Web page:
Amer J Perinatol 2014; 31(09): 805-810
DOI: 10.1055/s-0033-1361931
Original Article
Thieme Medical Publishers 333 Seventh Avenue, New York, NY 10001, USA.

Impact of Sickle Hemoglobinopathies on Pregnancy-Related Venous Thromboembolism

Blake Porter
1  Department of Obstetrics and Gynecology, University of Alabama at Birmingham, Birmingham, Alabama
,
Nigel S. Key
2  Department of Medicine, University of North Carolina, North Carolina
,
Victoria Chapman Jauk
1  Department of Obstetrics and Gynecology, University of Alabama at Birmingham, Birmingham, Alabama
,
Soheir Adam
3  Department of Medicine, Duke University, Durham, North Carolina
,
Joseph Biggio
1  Department of Obstetrics and Gynecology, University of Alabama at Birmingham, Birmingham, Alabama
,
Alan Tita
1  Department of Obstetrics and Gynecology, University of Alabama at Birmingham, Birmingham, Alabama
› Author Affiliations
Further Information

Publication History

21 March 2013

16 October 2013

Publication Date:
12 December 2013 (eFirst)

Abstract

Objective The aim of the study is to examine the relationship between sickle cell trait (Hb AS) and other sickle hemoglobinopathies and the risk of thromboembolism during pregnancy or the puerperium.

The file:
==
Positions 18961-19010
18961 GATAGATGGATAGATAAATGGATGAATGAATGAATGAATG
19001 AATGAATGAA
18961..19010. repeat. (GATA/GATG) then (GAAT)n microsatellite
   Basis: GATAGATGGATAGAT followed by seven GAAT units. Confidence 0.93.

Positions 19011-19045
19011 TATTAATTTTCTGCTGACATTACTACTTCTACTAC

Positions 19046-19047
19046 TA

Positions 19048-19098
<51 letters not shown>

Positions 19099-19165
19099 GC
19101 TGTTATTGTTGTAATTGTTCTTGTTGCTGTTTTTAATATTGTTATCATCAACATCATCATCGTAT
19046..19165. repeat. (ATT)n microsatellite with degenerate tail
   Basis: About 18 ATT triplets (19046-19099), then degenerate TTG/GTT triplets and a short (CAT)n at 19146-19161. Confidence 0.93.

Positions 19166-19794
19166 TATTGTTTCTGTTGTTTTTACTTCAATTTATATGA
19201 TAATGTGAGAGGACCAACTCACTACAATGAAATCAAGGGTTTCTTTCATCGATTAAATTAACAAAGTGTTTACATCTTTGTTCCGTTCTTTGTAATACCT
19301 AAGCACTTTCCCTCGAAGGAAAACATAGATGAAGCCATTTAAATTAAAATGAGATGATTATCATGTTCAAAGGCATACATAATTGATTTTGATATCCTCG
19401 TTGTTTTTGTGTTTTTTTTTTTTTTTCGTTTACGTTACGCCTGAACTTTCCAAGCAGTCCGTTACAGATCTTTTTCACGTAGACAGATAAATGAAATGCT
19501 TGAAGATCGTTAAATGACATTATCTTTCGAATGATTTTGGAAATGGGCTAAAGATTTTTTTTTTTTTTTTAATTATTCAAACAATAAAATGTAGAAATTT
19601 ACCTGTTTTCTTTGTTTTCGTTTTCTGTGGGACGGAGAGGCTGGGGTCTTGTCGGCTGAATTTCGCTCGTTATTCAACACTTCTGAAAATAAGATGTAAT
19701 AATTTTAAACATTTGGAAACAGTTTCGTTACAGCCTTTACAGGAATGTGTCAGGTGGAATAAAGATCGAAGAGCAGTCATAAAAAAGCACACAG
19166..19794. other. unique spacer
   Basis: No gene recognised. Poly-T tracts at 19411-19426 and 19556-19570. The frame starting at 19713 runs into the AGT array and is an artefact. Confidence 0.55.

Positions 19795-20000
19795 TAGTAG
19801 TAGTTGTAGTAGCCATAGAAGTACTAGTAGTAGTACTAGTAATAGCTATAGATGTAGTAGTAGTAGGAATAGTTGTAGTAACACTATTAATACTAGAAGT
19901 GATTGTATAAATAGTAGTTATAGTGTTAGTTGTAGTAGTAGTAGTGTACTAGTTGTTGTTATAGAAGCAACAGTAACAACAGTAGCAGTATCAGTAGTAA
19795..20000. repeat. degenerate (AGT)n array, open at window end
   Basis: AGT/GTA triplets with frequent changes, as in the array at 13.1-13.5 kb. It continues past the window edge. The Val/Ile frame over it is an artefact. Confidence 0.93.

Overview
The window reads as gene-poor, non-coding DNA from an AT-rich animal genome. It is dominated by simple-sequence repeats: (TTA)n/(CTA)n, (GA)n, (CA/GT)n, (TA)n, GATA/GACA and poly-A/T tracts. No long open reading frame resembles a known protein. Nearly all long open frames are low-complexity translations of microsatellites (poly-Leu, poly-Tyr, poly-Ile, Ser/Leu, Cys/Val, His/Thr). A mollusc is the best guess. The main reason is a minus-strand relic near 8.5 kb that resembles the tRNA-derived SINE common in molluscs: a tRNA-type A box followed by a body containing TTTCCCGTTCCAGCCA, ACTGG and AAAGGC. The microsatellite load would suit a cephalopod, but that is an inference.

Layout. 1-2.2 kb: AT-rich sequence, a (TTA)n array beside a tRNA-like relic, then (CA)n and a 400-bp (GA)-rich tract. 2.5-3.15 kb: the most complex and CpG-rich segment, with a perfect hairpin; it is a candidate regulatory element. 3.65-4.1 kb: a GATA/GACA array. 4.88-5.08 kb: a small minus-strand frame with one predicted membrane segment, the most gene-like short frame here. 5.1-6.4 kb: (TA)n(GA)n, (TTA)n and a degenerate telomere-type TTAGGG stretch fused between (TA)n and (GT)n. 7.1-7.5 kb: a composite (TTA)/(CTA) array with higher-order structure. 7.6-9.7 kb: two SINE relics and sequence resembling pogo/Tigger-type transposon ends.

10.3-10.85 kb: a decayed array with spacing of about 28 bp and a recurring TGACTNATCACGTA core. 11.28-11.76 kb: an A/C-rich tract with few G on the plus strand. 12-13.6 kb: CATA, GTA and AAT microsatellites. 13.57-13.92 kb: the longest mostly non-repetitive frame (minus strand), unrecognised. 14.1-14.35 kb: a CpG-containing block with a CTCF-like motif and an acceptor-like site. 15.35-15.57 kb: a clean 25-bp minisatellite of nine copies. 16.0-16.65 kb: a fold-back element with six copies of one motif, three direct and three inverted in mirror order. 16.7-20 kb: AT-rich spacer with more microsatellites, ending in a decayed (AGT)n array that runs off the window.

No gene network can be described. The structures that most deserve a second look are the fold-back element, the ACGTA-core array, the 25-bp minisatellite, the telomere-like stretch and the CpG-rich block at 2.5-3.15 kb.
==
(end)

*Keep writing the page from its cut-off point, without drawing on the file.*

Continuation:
Study Design Retrospective cohort study of African American women receiving prenatal care from 1991 to 2006. Sickle cell status was ascertained by routine hemoglobin electrophoresis. Venous thromboembolism (VTE) was defined as one or more episodes of deep venous and/or pulmonary thromboembolism during pregnancy or the puerperium according to discharge diagnoses based on International Classification of Diseases, Ninth Revision codes.

Results Among 22,140 women with hemoglobin (Hb) AA status, 20 women (0.09%) experienced pregnancy-related VTE compared with 3 women (0.15%) of 2,037 women with Hb AS; relative risk (RR) for the association with AS status = 1.6; 95% confidence interval (CI) 0.5 to 5.5. Of 103 women, 3 women (2.9%) with sickle cell disease conditions (Hb SS, Hb SC, or Hb S,beta-thalassemia) experienced thromboembolism. Compared with women with Hb AA status, the RR = 32.2, 95% CI 9.7 to 107.

Conclusion Sickle cell trait may be associated with a modest increase in VTE in the setting of pregnancy; sickle cell disease conditions are strongly associated with this rare but potentially fatal outcome.